Success Group International
Make Sure Your Marketing is Working for Your Money, Not Wasting It!
All contractors know the finer points of their trade, but if everyone knows the basics of the industry, why do so many companies fail each year? Few companies fail because they don’t know the technical aspects of the industry, but many a contractor has gone under because they couldn’t get the calls they needed.
That comes down to marketing, and if you’re going to be successful at it, it’s good to know what the “5 Golden Rules of Marketing” are!
1. Understand the purpose of your marketing.
Why do most contractors fail to reach their full potential? It’s not because they don’t know how to do the work. It’s because they don’t know how to market, or rather, they don’t know what the true purpose of marketing is. You’ll hear highly-defective marketers make statements like, “As long as we’re getting our name out there, it’s good marketing.” Getting your name out there isn’t the purpose of marketing. The purpose of marketing is to sell more services to more people more often for more money.
2. Capitalize on your current leads.
What good is marketing that draws in hundreds of calls if your team isn’t trained to capitalize on your current business? Often, companies get plenty of calls from their marketing but because of their poor skills on the phone or in the field, those calls never create the revenue they should. You have a training problem—not a marketing problem. Make sure your team is trained to perform their duties properly, and you may find that you have plenty of calls.
3. Own a distinctive place in the customer’s mind.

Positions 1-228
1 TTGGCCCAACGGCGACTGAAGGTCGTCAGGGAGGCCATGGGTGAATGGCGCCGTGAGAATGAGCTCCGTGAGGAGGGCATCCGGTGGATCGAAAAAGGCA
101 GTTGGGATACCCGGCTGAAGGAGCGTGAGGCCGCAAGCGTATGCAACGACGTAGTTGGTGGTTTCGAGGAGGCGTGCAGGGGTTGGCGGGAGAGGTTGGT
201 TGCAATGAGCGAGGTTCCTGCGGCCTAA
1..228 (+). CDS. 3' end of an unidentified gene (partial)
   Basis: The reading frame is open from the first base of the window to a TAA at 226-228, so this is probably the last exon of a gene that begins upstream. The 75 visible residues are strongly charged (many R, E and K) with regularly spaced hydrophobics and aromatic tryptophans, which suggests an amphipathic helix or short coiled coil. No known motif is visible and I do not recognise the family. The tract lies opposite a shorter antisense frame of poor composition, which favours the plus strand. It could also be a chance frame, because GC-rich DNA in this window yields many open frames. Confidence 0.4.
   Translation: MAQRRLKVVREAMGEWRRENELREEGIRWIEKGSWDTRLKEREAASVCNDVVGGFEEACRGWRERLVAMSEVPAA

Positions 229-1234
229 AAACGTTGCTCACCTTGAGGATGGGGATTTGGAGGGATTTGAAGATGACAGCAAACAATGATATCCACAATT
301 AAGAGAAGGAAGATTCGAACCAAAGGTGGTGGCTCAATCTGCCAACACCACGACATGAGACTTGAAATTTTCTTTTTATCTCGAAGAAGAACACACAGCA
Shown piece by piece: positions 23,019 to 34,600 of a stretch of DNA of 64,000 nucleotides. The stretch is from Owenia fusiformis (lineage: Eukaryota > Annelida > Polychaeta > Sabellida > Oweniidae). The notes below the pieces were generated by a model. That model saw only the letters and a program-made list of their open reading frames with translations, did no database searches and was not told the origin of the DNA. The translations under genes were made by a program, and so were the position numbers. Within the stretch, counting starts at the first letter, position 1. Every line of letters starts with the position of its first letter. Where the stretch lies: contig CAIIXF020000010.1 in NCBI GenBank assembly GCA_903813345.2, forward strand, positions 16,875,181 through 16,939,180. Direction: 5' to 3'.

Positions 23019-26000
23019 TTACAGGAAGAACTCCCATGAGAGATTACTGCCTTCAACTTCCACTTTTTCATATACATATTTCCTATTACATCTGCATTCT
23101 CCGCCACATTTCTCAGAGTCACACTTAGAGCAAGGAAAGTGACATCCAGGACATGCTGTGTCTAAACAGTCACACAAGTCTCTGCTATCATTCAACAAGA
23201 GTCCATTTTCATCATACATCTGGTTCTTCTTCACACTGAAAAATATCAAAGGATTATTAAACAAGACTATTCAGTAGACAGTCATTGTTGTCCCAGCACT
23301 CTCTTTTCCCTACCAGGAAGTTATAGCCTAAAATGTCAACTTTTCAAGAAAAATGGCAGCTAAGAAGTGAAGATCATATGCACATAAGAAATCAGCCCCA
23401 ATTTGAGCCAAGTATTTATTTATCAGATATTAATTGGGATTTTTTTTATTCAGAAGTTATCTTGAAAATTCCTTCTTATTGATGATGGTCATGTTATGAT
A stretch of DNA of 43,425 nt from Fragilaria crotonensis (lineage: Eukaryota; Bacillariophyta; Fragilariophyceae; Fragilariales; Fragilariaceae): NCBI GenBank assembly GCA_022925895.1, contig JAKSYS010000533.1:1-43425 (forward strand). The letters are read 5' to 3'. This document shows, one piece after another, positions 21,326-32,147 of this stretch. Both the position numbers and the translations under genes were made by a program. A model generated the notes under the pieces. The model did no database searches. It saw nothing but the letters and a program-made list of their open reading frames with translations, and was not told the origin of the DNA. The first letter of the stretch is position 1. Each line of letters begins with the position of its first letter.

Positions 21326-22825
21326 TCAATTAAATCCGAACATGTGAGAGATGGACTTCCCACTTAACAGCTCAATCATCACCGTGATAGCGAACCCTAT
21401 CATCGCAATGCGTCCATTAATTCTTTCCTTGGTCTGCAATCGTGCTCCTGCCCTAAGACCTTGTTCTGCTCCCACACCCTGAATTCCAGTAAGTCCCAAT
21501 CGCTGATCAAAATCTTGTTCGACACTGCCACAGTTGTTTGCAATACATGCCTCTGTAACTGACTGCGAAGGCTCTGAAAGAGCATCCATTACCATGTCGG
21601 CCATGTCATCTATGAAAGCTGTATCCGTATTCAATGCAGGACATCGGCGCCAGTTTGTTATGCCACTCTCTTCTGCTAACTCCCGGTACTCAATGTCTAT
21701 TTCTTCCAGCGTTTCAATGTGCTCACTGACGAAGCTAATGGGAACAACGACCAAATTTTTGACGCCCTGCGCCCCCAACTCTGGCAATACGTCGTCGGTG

Your marketing is competing with every other advertising message in the world. How are you going to stick out without a distinctive position? Think of FedEx, Starbucks, and McDonalds. They all have very distinct places in the mind of your consumer. Observe your competitor’s marketing. You’ll see that most of their ads or spots look rather similar. It seems that everyone is the company your city trusts and that everyone does quality work. If your marketing’s main selling points are the same, you’re just blending in, and there’s no reason for a homeowner to call you.
4. Have a clearly defined target.
When you try to speak to everyone, you wind up speaking to no one. Think about cold medicine. There are countless brands that will help you with the symptoms of the common cold, but if you want the “nighttime, sniffling, sneezing, coughing, aching, stuffy head, fever, sleep better to feel better medicine,” you only have one choice. NyQuil didn’t try to appeal to everyone, just those who want to sleep better. Be like NyQuil and pick the market that you want to go after.
5. Have a unique company name or USP.
A memorable company name should be commonly known, seldom used, have positive associations, and be able to be protected. If your last name is affixed on the business, and you don’t want to change it, it’s time to consider developing a specific unique selling position (USP). At Success Group International, we offer our members several that they can adopt. Of course, you could always develop your own. This is critical in standing out from the many other contractors in your market.
There you have it. Those are the “5 Golden Rules of Marketing.” Put those to use, and you’ll have a great chance at achieving marketing success.
About the Author: Paul Riddle, Vice President, Success Group International
Paul Riddle has over 25 years of hands‐on experience as GM, COO, CEO, and owner of service companies specifically in the mechanical and restoration segments. Throughout his career, he has personally trained the owners and employees of hundreds of businesses, including several turnaround situations. His hands‐on training for owners and their employees has been in the areas of business planning, sales & marketing, and company culture. Paul enjoys applying his knowledge and experience working directly with business owners and their employees to increase profits, improve the company’s present value, and unlock the intrinsic value of the business when sold. Paul joined SGI in 2009 as the VP of Operations.